Linux 101 : Useful "systemctl" commands - Unit, Unit files, Targets -
Units and unit files:
Units represent services and system resources - sockets, devices, mounts, ... -
Unit files represent the configuration of these services and system resources.
To list all running services, we use the below command:
To list the enabled services - services that start at boot time -, we use the below:
To list all the units loaded in a Linux system, we use:
Units have a name and a type and use the following format "name.type".
Services or daemons have unit files with the ".service" extension.
We could group services and start them together using target unit files.
After the system boots up , the "default.target" unit manages and starts all the required services for the default target.
The "default.target" unit points to a target, for example the "graphical.target".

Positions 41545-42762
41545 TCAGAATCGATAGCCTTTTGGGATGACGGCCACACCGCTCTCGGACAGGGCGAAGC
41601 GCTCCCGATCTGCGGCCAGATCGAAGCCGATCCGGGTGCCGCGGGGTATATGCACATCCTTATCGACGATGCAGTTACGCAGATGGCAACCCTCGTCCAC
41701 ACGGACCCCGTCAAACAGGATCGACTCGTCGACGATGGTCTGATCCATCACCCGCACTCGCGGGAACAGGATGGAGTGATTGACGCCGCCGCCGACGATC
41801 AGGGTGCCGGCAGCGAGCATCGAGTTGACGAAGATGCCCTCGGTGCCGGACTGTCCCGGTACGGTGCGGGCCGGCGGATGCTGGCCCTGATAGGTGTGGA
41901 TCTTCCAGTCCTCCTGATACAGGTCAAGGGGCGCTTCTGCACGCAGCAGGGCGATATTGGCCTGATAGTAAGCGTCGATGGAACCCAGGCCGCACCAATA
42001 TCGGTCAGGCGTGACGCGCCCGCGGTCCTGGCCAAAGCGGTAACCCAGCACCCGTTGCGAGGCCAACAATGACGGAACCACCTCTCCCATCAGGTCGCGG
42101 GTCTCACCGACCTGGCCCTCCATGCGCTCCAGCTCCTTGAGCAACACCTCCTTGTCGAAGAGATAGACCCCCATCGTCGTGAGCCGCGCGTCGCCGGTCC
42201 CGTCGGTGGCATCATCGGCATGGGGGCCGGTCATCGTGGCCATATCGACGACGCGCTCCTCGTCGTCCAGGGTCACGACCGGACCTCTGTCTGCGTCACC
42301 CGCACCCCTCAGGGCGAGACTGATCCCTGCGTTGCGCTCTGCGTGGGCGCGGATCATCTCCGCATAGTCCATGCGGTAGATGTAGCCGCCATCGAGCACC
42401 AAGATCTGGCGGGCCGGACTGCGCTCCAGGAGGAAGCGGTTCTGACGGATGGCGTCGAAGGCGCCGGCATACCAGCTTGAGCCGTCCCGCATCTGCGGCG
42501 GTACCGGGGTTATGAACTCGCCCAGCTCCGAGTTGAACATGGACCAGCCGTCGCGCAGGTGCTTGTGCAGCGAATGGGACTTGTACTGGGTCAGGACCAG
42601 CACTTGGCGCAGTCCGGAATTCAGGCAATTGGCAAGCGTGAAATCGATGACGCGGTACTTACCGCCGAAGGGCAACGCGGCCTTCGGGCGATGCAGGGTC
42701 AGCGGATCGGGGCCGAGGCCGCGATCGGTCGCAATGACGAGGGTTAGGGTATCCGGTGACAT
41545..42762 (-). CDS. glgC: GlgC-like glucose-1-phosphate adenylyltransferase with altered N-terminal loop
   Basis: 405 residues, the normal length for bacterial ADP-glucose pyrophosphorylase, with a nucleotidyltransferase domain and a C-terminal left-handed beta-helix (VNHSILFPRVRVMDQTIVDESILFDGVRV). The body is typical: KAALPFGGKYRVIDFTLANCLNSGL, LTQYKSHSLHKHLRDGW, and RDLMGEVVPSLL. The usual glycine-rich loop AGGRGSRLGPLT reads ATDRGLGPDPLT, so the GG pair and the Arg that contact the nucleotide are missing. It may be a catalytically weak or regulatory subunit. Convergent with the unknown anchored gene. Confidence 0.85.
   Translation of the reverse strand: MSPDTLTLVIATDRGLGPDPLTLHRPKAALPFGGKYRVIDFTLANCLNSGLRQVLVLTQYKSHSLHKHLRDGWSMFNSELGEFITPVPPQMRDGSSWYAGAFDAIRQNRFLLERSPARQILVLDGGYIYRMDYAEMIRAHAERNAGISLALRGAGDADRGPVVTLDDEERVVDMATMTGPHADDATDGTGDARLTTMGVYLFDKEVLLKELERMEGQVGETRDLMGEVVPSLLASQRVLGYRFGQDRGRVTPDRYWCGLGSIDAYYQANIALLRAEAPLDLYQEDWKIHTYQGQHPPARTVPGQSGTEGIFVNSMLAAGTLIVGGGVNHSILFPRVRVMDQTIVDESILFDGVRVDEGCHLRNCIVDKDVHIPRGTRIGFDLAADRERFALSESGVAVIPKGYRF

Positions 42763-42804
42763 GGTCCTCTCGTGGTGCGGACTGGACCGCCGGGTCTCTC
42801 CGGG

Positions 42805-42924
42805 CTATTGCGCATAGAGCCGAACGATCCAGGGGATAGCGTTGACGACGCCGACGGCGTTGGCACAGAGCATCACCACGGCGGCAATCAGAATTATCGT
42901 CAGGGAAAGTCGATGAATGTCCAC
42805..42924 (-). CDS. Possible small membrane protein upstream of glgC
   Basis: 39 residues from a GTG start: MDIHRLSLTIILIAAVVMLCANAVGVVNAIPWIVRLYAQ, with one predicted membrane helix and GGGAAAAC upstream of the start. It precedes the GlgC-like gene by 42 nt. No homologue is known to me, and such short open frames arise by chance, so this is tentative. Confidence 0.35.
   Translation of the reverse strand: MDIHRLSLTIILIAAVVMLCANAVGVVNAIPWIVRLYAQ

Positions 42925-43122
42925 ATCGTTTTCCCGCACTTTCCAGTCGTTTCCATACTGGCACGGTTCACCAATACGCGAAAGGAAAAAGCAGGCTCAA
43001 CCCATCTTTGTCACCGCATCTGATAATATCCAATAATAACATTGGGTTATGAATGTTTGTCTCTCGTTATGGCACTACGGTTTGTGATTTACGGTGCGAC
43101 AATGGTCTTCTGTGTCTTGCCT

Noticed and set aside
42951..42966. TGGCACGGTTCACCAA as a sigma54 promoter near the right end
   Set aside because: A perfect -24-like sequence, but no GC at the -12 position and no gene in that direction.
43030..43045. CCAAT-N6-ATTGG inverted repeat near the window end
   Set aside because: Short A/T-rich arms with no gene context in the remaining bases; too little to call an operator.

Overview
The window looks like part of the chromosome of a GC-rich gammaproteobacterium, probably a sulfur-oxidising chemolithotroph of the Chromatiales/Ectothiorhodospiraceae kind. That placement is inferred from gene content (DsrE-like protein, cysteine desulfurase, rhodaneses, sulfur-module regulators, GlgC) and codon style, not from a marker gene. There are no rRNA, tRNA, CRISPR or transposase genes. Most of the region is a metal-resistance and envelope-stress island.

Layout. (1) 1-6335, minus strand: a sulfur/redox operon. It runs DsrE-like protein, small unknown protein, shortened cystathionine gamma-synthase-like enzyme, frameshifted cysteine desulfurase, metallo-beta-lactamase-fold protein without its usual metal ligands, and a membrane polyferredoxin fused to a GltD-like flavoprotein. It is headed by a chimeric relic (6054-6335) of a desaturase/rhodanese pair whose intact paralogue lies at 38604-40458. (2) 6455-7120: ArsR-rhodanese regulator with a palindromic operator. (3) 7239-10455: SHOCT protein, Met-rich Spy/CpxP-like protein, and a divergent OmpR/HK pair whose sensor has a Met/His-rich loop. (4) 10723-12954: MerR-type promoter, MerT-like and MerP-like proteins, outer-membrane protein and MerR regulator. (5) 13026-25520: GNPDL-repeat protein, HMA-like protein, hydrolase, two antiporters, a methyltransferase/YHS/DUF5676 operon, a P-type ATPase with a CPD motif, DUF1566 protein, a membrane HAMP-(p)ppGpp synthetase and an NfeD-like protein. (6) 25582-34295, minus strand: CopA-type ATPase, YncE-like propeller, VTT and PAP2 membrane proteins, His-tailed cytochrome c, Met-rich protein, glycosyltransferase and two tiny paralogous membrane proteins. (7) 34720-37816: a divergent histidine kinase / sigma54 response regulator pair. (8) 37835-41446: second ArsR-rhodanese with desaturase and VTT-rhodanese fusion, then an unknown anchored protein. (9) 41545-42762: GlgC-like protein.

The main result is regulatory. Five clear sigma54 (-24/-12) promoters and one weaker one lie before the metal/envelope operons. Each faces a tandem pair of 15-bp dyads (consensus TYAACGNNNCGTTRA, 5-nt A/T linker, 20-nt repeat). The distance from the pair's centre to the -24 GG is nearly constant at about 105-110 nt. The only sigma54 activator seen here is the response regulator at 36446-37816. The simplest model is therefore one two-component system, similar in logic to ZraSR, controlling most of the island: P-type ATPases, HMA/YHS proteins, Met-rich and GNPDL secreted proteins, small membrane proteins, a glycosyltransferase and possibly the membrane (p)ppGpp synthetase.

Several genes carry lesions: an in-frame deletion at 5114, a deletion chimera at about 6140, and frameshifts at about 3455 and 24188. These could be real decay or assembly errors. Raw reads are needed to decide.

We could check what our system uses as its default target using the below command:
Below are the most used targets:
- graphical.target : allows us to have multi-user environment, plus a graphical interface.
- multi-user.target : offers a multi-user access to the system with no graphical interface.
Service unit files hold information about services and live in different directories.
The directories are shown in increasing order of priority:
To change a unit's configuration file, we make a copy of the file in the "/etc/systemd/system" directory and make the modification there.
For example "/etc/systemd/system/my_modified_service.service".
After we are done, we run the below command for the changes to take effect:
We might also need to restart the service as below: